"It's a massive crapshoot," LaPaglia, who plays FBI agent Jack Malone, told The Post.
"When they put us up against 'ER,' I thought, 'Whoa, that's it, pretty much - we'll be on the air for five or six weeks and be gone.' That was kind of my expectation."
Wrong. The CBS series' runaway success clearly validates LaPaglia's hunch to sign on, based on his fondness for the show's premise.
"I liked the missing-person thing, I liked that you kind of piece together a psychological profile and you reconstruct their life - that you get to see it happen on screen," he said.
No stranger to television - he was a cast member on "Murder One" (search) seven years ago - LaPaglia knows that the fast pace of television brings its own batch of surprises.
"From week to week, you have no idea what's going on," he said. "I'll pick up a script and go, 'Oh, I have a wife!' or 'Oh, I have two kids!' "
That "crapshoot" element pretty much describes the spirit behind LaPaglia's foray into acting years ago.
A native of Australia, LaPaglia was a shoe salesman when he decided, in his early 20s, to move to New York City. Shortly before he left his homeland, he attended a theater performance that would change his life direction.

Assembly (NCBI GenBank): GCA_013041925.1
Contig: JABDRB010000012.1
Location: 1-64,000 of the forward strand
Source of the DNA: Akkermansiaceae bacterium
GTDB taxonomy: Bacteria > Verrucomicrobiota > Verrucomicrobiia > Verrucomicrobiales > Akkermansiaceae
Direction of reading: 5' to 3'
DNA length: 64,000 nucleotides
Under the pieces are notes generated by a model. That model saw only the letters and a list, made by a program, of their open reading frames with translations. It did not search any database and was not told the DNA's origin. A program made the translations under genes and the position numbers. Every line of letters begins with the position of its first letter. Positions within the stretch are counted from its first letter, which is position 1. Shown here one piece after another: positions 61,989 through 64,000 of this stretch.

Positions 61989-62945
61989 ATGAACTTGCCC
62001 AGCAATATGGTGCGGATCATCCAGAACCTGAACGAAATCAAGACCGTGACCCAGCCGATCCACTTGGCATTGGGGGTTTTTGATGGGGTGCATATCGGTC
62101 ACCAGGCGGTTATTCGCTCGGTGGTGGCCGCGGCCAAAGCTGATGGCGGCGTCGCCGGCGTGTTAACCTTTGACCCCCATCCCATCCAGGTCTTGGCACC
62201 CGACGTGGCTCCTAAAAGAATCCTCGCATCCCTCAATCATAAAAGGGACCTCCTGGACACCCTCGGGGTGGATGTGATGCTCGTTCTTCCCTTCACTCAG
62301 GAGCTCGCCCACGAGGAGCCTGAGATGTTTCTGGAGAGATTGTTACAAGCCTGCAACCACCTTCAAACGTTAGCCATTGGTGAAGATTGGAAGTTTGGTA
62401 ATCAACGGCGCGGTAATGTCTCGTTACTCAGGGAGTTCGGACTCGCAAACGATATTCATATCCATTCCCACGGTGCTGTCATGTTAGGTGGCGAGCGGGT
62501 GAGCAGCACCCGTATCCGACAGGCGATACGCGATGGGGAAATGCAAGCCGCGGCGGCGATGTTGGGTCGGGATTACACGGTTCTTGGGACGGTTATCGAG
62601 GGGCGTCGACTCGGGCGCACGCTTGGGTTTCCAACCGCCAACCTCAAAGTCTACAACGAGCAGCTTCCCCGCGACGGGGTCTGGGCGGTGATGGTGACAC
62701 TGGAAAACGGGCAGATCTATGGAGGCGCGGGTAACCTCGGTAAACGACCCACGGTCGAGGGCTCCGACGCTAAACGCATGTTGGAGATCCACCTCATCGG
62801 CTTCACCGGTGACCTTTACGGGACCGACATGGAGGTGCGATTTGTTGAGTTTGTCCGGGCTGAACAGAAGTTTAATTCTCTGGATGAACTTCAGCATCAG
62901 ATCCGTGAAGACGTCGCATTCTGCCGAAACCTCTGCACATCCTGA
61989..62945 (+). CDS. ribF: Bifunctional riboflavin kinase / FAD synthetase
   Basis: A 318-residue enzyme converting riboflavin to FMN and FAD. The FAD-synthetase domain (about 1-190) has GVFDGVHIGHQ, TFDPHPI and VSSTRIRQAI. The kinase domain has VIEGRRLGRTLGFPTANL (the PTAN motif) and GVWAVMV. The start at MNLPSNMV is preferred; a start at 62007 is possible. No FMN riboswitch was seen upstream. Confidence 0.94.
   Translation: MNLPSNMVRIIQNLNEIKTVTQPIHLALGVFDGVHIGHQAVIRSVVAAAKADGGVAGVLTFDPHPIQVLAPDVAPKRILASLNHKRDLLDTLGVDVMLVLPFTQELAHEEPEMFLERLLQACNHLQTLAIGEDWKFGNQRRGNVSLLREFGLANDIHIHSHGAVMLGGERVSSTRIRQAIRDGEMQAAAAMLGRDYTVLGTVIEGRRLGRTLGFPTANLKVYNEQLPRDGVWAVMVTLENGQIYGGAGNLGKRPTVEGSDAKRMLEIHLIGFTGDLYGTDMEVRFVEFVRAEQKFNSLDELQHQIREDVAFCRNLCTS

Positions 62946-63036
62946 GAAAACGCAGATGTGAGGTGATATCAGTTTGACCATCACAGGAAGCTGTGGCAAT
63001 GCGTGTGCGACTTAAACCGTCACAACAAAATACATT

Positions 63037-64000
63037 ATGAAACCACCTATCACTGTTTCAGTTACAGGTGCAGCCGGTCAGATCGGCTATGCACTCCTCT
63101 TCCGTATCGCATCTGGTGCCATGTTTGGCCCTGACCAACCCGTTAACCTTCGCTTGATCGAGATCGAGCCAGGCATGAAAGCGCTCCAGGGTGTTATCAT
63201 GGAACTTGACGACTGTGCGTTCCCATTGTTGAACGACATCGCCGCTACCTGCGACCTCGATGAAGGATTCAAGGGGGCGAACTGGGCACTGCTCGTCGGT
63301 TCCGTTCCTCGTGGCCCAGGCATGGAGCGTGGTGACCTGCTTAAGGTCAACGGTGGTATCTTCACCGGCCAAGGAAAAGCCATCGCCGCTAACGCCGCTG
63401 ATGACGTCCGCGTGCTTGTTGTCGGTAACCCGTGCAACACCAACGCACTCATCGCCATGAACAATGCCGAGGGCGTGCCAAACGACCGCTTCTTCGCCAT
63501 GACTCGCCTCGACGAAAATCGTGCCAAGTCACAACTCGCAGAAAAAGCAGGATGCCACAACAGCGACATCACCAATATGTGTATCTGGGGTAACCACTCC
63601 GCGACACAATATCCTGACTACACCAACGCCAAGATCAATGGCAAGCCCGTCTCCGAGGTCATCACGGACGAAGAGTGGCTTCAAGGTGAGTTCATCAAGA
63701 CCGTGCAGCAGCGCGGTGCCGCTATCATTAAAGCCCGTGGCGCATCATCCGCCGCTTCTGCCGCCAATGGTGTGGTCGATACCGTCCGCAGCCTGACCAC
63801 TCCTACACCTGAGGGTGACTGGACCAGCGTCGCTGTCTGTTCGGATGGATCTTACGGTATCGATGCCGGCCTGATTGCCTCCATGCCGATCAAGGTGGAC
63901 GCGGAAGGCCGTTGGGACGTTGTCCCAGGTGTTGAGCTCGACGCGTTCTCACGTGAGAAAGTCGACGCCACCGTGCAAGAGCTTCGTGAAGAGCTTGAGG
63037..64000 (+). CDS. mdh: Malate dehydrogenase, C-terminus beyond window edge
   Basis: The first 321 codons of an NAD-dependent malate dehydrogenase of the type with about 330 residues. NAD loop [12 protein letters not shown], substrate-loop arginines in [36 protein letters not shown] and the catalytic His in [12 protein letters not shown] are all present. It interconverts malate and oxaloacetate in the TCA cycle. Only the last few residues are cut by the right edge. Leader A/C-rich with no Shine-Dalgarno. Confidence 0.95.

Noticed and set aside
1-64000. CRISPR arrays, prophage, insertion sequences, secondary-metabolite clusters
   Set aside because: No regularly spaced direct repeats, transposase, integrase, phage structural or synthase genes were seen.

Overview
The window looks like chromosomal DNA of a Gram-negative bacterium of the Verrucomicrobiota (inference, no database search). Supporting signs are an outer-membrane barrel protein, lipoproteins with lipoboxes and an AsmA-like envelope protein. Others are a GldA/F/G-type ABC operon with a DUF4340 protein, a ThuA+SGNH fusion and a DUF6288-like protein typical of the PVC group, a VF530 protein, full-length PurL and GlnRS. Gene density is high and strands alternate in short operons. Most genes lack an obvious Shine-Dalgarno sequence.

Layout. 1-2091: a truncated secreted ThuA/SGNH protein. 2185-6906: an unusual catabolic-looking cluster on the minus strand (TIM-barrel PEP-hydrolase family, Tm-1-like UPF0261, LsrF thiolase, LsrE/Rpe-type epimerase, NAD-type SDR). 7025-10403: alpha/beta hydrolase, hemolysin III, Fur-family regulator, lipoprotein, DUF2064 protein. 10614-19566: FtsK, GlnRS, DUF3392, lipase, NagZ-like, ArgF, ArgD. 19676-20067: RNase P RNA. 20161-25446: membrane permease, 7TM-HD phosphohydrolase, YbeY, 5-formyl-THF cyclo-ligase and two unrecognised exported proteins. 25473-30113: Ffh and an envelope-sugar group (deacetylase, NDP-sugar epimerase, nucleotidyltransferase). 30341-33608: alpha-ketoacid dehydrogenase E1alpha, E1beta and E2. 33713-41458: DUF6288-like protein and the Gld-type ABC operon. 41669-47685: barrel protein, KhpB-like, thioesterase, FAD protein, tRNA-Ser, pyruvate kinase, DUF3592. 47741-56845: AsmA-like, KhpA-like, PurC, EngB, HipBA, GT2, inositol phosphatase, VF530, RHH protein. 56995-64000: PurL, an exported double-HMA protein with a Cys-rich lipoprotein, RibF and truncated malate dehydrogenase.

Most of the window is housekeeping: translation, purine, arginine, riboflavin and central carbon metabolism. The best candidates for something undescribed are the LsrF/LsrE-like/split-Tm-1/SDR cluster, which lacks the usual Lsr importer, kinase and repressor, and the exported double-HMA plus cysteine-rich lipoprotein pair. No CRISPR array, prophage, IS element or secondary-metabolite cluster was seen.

"I found the experience so riveting, a light bulb went off and I thought, I would love to do that," he said.
"It was one of those moments where I was really mesmerized and the audience kind of became one, collective organism. They were quiet in the same place, they laughed in the same place. It really attracted me in a big way."
LaPaglia studied his craft in Manhattan, the place he still calls home.
"At the beginning of my career, I didn't have a resume, I started at the bottom," he said. He worked extensively in theater and, well after infiltrating film and television, took home a Tony award in 1998 for his role in "A View from the Bridge."
In a strange twist of fate, he got the role on "Frasier," (search) playing Daphne's loutish brother Simon Moon - those performances earned him an Emmy - because a casting director remembered seeing him play a virtually identical character on stage, in a play called "Bouncers" years earlier.
LaPaglia recalled "Frasier" producers' shock when he turned up at their door.
"At first, they went, 'Are you kidding? The guy plays gangsters'!"
LaPaglia attributes his longevity, at least in part, to diversifying.
"I've never been a medium snob," he said. "I don't care what medium, so long as the material is good. I never cared what anybody thought."
In addition to his real-life role as a new father - he and his wife, actress Gia Carides (search), have a little girl - LaPaglia has added to his resume the title of executive producer of an independent film called "Winter Solstice" which, he said, taps "into that suburban life of quiet desperation."
Fans equally desperate to know where agent Malone is headed this season will get no details from LaPaglia. The show's writers told him Malone would have a bit of a struggle with his ideological convictions.
"That's pretty broad," he said.